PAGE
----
A pension plan bill that higher education leaders say is vital to their ability to attract new talent to the state cleared its second hurdle Monday.
The state Senate Finance Committee approved Senate Bill 16 without objection. The bill, sponsored by state Sen. Gerald Long, R-Winnfield, would retain current employer contribution rates. SB16, which also passed the state Senate Retirement committee, now goes to full Senate for debate.
Higher education leaders are touting the bill as protection against the “unintended consequences” contained in Gov. Bobby Jindal’s pension plan for new employee hires.
The employer contribution would drop to 1.8 percent under Jindal’s plan instead of the current 5.7 percent rate.
Officials from the LSU, Southern University and University of Louisiana systems have argued that Jindal’s 401(k)-type plan would be devastating to recruitment and retention on college campuses.
LSU system President William Jenkins, on Monday, called it a “very significant bill” for higher education and particularly for LSU, which has lost more than 140 faculty members in the past several years.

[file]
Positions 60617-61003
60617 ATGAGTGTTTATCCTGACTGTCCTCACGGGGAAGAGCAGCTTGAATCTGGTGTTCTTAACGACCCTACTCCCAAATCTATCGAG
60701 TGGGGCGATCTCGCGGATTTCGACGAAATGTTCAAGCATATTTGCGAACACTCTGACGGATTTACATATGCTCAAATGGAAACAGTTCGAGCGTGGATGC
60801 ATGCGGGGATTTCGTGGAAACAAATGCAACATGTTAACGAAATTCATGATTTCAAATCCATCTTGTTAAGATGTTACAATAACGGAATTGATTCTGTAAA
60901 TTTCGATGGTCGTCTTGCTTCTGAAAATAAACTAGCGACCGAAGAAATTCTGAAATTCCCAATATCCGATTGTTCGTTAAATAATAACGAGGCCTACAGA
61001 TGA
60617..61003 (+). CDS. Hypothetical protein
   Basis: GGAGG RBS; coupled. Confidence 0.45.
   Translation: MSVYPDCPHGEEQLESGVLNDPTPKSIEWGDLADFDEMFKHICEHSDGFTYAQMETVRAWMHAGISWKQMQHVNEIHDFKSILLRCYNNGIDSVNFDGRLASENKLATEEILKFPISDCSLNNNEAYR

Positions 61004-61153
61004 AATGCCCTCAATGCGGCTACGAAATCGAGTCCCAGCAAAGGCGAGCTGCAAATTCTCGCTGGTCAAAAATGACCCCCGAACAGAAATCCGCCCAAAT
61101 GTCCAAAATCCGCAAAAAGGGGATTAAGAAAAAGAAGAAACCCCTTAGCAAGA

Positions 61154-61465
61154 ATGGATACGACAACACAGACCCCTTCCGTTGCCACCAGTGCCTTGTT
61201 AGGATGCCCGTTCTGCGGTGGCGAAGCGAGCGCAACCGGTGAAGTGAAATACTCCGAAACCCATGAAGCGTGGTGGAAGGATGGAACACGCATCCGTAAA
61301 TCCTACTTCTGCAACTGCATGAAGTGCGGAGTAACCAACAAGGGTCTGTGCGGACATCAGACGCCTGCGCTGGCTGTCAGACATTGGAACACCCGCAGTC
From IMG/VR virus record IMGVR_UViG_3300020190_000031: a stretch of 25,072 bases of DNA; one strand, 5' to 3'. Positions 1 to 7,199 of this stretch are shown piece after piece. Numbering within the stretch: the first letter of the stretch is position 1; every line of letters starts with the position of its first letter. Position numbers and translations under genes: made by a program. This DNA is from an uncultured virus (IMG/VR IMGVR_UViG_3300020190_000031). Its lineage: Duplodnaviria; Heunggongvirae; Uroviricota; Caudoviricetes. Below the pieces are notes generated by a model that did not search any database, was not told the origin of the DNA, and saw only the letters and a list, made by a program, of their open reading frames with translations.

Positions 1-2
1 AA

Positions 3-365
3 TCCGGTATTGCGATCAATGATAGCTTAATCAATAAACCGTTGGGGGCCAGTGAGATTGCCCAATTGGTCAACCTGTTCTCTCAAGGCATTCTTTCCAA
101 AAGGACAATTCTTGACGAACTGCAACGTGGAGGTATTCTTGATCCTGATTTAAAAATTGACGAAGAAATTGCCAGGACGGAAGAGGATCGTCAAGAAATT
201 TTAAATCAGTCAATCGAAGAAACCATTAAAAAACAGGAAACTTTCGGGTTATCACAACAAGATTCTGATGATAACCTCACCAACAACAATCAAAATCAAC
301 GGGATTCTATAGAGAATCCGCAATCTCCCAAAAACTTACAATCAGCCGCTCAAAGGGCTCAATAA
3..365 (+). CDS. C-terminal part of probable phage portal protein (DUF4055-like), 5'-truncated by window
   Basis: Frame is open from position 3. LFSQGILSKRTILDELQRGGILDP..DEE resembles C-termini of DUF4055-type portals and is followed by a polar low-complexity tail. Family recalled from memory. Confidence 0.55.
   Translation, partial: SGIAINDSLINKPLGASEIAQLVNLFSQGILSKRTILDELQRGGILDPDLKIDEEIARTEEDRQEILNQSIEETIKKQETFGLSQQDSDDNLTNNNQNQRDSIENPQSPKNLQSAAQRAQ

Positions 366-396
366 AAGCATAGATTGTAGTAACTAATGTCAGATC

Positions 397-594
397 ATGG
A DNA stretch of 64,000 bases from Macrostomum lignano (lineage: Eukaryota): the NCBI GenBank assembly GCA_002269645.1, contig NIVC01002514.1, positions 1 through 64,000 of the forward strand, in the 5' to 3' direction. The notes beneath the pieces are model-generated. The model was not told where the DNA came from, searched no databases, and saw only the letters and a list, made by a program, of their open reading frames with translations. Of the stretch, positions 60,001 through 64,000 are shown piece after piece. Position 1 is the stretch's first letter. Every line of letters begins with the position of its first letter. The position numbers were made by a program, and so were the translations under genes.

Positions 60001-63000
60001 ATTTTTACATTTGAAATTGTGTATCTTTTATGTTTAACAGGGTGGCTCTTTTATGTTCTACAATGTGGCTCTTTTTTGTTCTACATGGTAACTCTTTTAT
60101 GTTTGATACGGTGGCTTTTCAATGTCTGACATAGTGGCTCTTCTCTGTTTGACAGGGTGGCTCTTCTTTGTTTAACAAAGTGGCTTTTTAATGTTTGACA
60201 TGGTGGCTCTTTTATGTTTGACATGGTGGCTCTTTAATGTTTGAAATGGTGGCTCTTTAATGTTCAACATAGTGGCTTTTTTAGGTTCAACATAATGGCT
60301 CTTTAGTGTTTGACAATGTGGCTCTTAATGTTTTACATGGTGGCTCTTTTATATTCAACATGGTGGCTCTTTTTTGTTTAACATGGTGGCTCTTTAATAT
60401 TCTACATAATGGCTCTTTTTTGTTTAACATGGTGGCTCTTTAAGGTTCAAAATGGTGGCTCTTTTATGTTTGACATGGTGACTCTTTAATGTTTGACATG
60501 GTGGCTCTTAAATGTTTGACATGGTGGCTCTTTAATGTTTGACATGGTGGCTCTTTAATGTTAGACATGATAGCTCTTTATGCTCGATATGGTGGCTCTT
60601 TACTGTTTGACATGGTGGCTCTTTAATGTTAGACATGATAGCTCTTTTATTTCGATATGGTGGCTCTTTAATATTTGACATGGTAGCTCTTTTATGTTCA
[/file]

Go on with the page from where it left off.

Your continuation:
He said that as more and more faculty have left, LSU’s student-faculty ratio has crept upward in recent years, growing from 17-to-1 to the current 23-to-1 ratio.
Jenkins listed the employer contribution rates for other states, including those surrounding Louisiana, most of which exceed 10 percent, with some being closer to 20 percent.
“This is recruiting season for next fall,” Jenkins said. “It’s very hard to recruit with those numbers. A great university is built on fine students and quality faculty. If we continue down this road, we’ll be a farm club” for other universities.
In further testimony, Southern University system President Ronald Mason and State Commissioner of Education Jim Purcell reiterated that the size of the employer contribution is a key component in the decision-making process for job seekers. A contribution rate significantly lower than surrounding states affects every college and university in the state, the said.
Steven Procopio, chief of staff for Jindal’s Division of Administration, spoke against SB16. He said it amounts to a mandate.
“I understand there needs to be a fix, but I don’t think it should be an across-the-board mandate,” Procopio said. “We need something with more flexibility.”